|Full name||Heng "Henry"•Hsu|
|Other names||Xu Heng|
|Born||6 December 1912 in Guangzhou (Canton), Guangdong (CHN)|
|Died||3 February 2009 in Taipei (TPE)|
A multi-talented athlete early in life, Henry Hsu had a life out of a Bond novel. At the Far Eastern Games he won gold medals in volleyball (1930) and football (1934). He was also a Hong Kong champion in 50 metre and 100 metre freestyle swimming (1940) and water polo (1948-51). He then became involved in sports administration, serving as President of the Chinese Taipei Swimming Association (1954-65) and the Hong Kong Swimming Association (1960). He served as Vice-President (1965-73) and President (1973-74) of the Chinese Taipei Olympic Committee. Hsu was elected to the IOC in 1970 and served until 1988, when he became an honorary member. He was a member of the Taiwanese Parliament, serving in the Legislative Yuan from 1972-86, and later served as a National Policy Advisor to the President of Taiwan. As a businessman, he owned a chain of hotels in Hong Kong, Taiwan, and the United States. Hsu had studied at the Whampoa Military Academy and law school in Shanghai.
During World War II, on Christmas Day 1941, Hong Kong surrendered to the Japanese after an 18-day battle. Hsu was serving as aide-de-camp to Admiral Chan Chak, a one-legged ex-warlord and southern President of the Kuomintang (Chinese Nationalist Party). As Japanese troops over took Hong Kong, Hsu helped the admiral into a car and, with several British troops aboard, raced to the fishing village of Aberdeen and the harbor. They commandeered a boat, motoring away while it was strafed by Japanese gunfire, with two onboard dead. They sailed to Mirs Bay and the mainland coast, where Hsu contacted local guerrillas to assist them. He then led the survivors on an 80-mile trek into China, arranging food in the villages and sleeping on temple floors. For his efforts, Hsu was awarded an OBE in 1942.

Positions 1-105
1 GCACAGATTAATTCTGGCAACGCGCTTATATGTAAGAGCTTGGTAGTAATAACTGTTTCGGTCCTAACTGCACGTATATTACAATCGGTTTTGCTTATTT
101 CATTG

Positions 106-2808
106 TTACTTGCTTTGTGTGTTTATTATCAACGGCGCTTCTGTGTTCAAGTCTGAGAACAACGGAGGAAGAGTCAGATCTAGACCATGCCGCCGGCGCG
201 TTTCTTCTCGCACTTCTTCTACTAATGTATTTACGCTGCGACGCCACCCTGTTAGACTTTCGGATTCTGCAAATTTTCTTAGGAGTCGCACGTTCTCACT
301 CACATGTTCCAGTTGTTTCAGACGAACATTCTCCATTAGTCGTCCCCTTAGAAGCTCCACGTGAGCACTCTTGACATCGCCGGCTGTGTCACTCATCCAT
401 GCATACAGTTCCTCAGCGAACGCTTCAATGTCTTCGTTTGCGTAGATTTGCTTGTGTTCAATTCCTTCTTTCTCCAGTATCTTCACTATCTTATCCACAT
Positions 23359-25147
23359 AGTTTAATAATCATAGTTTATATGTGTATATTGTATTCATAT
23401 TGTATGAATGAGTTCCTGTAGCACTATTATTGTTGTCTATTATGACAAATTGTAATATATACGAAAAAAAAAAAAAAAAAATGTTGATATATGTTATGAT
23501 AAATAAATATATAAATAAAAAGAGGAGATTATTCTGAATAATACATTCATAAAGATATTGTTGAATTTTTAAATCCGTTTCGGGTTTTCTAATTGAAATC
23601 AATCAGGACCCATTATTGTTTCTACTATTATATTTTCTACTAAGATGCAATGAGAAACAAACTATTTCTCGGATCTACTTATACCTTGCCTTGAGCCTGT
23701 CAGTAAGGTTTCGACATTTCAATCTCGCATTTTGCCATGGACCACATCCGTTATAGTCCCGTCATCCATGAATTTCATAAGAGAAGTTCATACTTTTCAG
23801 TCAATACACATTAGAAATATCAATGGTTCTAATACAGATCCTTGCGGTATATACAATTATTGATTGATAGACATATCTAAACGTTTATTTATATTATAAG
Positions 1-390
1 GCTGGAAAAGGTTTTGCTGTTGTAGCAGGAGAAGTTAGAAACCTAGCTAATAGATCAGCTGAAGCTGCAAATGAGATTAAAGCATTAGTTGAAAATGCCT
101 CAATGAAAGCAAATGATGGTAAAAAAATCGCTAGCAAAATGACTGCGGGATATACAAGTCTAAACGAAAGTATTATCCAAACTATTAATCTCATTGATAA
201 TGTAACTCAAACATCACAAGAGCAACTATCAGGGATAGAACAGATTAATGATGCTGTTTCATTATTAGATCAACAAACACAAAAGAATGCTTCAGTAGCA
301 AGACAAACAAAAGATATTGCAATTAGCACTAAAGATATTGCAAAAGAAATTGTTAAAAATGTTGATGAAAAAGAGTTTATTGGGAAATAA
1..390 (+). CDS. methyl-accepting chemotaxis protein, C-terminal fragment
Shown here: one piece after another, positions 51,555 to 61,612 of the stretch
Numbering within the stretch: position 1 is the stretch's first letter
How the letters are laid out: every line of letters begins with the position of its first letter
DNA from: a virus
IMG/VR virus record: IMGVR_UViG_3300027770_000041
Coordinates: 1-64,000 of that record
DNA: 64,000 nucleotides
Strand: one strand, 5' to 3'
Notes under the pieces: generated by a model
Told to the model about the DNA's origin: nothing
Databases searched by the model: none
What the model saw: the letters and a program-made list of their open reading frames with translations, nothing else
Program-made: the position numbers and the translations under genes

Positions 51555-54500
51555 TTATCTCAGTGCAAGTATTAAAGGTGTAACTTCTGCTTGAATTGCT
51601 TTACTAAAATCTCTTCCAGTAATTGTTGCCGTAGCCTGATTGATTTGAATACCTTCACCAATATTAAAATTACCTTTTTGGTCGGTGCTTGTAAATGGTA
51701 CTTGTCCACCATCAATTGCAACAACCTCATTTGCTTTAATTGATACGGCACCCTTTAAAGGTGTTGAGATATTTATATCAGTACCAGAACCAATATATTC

|Member||International Olympic Committee||1970—1988||TPE||Henry Hsu|
|President||Chinese Taipei Olympic Committee||1973—1974||TPE||Henry Hsu|
|Honorary||International Olympic Committee||1988—2009||TPE||Henry Hsu|